Anza-Borrego Desert is endowed with amazing things like bighorn sheep that wander on the peak of giant metal sculpture and the unusual museum. But nothing in the desert rivals the fascinating engineering feat known as the Goat Canyon Trestle. The Goat Canyon Trestle is a fascinating and large curved wooden trestle. It is a railway made of redwood timber that stretches over 182 meters long and 54 meters high. However, there seems to be a dispute on its exact height. The railway is often referred to as “Impossible Railroad” because of its extremely difficult terrain. The Goat Canyon Trestle passed through California and San Diego County and finally ended in Imperial Valley.
Why Was Goat Canyon Trestle Constructed?
The Goat Canyon Trestle is a fascinating piece of work on the railroad which was marked “Impossible” that runs from San Diego to Yuma and passed through the mountains and desert. The trestle was constructed in 1932 following the destruction of 17 tunnels by an earthquake. The tunnels were built along the track from 1907 to 1919. One of the tunnels was Tunnel 15 which collapsed in March 1932 with its remnants remaining to date. Rather than follow through the remnants of the mountain that had the destroyed tunnels, the engineers chose to bridge the Goat Canyon, resulting in the Goat Canyon Trestle.
The Goat Canyon Trestle was constructed to replace Tunnel 15 that had collapsed in 1932. The construction work began the same year and was carried out in sections with some sections built at the base of the canyon. The trestle was completed the following year, realigning the railroad. Goat Canyon Trestle was constructed with redwood timber, same as the timber used on the other section of the track. Wood was preferred since the high-temperature fluctuation would have caused metal fatigue in the bridge. The trestle was used up until 1951 when the passenger service was stopped. The Goat Canyon Trestle was constantly closed for repair and maintenance work and in 2013, all use was halted.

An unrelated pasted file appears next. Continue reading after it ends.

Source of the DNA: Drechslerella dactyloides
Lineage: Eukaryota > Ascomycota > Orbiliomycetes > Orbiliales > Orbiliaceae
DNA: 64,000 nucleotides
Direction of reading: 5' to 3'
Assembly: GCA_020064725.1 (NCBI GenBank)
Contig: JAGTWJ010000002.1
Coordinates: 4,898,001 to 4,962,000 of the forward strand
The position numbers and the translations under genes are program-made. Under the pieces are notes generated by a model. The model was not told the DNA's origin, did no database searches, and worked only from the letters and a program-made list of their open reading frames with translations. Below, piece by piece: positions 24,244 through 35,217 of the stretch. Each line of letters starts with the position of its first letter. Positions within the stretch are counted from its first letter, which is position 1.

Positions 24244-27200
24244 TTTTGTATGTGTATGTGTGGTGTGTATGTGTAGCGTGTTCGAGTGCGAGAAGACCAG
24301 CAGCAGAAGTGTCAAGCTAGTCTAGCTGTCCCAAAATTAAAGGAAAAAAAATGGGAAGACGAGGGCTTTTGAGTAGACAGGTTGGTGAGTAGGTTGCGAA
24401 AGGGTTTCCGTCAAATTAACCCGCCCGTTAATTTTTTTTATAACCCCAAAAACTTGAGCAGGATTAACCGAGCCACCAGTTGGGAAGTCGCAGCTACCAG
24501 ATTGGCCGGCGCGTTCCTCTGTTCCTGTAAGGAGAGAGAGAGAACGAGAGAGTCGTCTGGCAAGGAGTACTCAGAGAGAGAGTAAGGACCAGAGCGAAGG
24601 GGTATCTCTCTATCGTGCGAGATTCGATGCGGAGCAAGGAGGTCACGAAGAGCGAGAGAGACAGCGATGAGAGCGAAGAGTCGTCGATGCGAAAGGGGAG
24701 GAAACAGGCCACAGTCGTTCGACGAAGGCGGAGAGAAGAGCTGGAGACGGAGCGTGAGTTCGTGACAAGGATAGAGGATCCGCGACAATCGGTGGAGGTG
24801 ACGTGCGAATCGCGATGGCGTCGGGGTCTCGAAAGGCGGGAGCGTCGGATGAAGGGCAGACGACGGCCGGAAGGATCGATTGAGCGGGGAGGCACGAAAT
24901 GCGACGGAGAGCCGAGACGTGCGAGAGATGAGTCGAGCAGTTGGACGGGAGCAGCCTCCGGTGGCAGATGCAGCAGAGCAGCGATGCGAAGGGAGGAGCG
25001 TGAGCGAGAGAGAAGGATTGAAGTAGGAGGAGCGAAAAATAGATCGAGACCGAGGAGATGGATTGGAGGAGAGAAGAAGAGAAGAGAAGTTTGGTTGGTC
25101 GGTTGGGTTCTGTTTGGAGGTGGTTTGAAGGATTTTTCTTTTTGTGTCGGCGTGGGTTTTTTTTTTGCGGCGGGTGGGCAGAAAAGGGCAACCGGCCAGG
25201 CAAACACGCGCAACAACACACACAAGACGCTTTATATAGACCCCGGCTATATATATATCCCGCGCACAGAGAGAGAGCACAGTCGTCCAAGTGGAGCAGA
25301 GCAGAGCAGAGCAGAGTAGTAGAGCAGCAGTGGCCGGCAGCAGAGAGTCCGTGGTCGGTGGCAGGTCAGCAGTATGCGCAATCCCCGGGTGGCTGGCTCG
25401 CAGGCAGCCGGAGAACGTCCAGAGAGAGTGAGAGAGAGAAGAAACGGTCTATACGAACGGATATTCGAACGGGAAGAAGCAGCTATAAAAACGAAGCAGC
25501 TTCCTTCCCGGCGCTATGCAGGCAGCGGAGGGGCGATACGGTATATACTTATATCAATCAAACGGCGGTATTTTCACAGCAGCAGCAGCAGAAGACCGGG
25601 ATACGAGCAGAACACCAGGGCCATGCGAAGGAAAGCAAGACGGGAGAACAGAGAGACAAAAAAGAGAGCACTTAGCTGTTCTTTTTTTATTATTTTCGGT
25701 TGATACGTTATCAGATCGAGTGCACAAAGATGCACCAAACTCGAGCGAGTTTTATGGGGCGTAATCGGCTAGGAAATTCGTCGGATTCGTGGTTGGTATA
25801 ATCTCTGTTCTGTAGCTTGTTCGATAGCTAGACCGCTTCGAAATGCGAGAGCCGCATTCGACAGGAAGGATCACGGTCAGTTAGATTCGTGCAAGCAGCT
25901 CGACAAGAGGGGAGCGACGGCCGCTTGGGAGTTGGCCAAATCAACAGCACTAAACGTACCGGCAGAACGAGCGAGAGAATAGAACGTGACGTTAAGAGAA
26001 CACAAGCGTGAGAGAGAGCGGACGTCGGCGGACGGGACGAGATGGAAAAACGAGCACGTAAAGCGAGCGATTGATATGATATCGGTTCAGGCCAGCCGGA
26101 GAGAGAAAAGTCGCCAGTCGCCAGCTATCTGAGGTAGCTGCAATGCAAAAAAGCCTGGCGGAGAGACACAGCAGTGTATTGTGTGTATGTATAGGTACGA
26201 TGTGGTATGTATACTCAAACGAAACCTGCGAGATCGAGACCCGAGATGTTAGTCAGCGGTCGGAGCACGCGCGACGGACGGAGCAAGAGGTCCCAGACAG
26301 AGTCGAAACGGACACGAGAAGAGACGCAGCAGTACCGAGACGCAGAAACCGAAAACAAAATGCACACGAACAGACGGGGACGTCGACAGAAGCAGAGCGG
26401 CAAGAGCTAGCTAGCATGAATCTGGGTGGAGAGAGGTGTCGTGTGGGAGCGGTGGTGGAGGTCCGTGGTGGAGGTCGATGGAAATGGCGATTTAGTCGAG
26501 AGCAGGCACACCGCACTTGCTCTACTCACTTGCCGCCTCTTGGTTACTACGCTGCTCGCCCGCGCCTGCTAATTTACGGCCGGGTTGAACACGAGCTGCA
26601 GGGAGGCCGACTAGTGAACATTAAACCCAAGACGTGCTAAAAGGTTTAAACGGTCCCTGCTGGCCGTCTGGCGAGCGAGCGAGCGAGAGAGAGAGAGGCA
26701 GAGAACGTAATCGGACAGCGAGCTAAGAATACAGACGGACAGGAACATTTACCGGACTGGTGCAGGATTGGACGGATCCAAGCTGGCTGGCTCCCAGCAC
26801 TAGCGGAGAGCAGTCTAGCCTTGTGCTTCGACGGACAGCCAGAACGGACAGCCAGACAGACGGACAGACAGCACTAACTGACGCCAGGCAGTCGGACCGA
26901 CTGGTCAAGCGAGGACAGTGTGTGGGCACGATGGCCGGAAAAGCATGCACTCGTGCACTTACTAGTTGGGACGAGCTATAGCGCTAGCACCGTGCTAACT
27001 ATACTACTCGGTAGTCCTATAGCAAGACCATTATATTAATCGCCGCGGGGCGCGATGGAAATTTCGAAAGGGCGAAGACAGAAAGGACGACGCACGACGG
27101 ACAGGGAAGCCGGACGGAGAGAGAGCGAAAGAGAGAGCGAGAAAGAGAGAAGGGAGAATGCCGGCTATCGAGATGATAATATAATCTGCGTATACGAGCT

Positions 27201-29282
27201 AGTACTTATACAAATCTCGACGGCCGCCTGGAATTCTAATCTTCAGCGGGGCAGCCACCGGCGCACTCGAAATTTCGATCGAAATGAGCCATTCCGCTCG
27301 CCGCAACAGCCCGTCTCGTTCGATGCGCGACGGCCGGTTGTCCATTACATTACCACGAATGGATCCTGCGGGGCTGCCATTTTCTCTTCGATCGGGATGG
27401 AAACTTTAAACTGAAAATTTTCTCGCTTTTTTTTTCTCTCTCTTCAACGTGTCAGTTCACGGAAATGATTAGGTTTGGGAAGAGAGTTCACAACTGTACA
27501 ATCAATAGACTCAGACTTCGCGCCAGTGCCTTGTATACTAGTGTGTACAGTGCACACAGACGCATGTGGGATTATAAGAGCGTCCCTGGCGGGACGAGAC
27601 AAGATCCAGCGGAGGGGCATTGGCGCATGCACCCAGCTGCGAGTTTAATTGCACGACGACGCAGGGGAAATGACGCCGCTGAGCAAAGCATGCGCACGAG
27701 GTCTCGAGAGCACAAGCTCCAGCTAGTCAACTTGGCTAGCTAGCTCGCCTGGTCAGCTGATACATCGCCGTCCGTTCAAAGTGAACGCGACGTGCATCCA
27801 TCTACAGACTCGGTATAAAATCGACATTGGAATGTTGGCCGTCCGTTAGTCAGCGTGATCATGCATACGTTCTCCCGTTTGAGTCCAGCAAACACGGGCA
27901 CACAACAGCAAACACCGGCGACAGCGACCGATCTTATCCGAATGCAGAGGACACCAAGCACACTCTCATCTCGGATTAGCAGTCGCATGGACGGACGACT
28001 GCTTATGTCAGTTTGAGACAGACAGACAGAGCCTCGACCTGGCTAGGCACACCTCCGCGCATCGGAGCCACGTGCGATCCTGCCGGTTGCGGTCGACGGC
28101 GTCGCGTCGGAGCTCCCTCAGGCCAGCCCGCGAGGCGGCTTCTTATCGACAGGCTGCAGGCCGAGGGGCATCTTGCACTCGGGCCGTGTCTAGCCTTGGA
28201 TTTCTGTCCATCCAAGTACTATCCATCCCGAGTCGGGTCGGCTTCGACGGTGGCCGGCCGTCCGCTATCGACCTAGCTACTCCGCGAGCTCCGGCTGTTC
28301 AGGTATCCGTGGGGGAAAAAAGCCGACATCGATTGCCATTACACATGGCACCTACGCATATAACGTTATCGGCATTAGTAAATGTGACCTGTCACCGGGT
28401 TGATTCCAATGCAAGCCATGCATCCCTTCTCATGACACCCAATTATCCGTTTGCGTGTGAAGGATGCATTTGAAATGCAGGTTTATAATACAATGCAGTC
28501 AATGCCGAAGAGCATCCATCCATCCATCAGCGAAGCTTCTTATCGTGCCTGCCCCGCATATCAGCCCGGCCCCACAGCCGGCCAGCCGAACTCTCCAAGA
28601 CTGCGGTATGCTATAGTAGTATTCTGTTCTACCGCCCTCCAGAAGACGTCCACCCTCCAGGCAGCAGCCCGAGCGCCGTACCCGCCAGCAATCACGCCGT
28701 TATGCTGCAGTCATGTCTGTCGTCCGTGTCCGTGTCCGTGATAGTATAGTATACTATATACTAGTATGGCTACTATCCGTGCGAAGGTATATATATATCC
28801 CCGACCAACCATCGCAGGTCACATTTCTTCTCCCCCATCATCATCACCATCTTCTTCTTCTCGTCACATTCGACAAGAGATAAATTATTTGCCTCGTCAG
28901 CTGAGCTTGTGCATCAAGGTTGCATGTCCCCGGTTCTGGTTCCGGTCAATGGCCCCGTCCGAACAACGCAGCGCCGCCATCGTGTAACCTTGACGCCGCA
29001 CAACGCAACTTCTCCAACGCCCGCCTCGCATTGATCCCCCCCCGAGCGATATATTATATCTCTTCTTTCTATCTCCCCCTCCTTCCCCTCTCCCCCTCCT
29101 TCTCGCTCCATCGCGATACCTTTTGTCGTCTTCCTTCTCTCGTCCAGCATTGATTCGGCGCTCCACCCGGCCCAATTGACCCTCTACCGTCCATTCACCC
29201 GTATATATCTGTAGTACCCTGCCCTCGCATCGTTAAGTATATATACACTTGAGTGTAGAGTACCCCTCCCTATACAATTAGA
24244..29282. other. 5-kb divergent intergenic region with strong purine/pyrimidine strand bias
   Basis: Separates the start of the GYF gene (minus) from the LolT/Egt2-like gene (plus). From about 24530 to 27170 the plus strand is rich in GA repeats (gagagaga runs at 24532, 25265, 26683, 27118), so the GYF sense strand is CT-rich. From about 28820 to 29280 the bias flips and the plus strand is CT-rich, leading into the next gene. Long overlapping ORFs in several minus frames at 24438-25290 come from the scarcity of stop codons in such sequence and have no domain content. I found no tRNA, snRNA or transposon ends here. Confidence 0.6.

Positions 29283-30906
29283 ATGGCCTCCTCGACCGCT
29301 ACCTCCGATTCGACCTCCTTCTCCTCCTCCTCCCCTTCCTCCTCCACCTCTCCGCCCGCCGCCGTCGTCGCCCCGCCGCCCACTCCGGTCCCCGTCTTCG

Threats to the Trestle
Although the wooden railroad is hailed by many as man’s triumph over nature, nature has had her revenge time and again. In 1976, California tropical hurricane known as Kathleen destroyed the trestle and the rest of the line leading to its temporary closure. It took four years for it to be repaired. In 1983, the tunnels collapsed and in 2003 the crew carrying out repairs operations had to conduct firefighting operation following arsonist attack on the nearby railroad track.
Following the effects of Hurricane Kathleen and the frequent rain, the trestle slowly became unusable. The Southern Pacific Railroad decided to reduce on their losses and abandon the trestle. The Goat Canyon Trestle is currently not in use because of the damages. However, train lovers and mountain bikers have made it a prominent spot. Although it is abandoned, the trestle is still a private property and access to it is by permission. The surrounding area has a significant number of bighorn sheep and the Bell’s Vireo.
About the Author
John Misachi is a seasoned writer with 5+ years of experience. His favorite topics include finance, history, geography, agriculture, legal, and sports.
Your MLA Citation
Your APA Citation
Your Chicago Citation
Your Harvard CitationRemember to italicize the title of this article in your Harvard citation.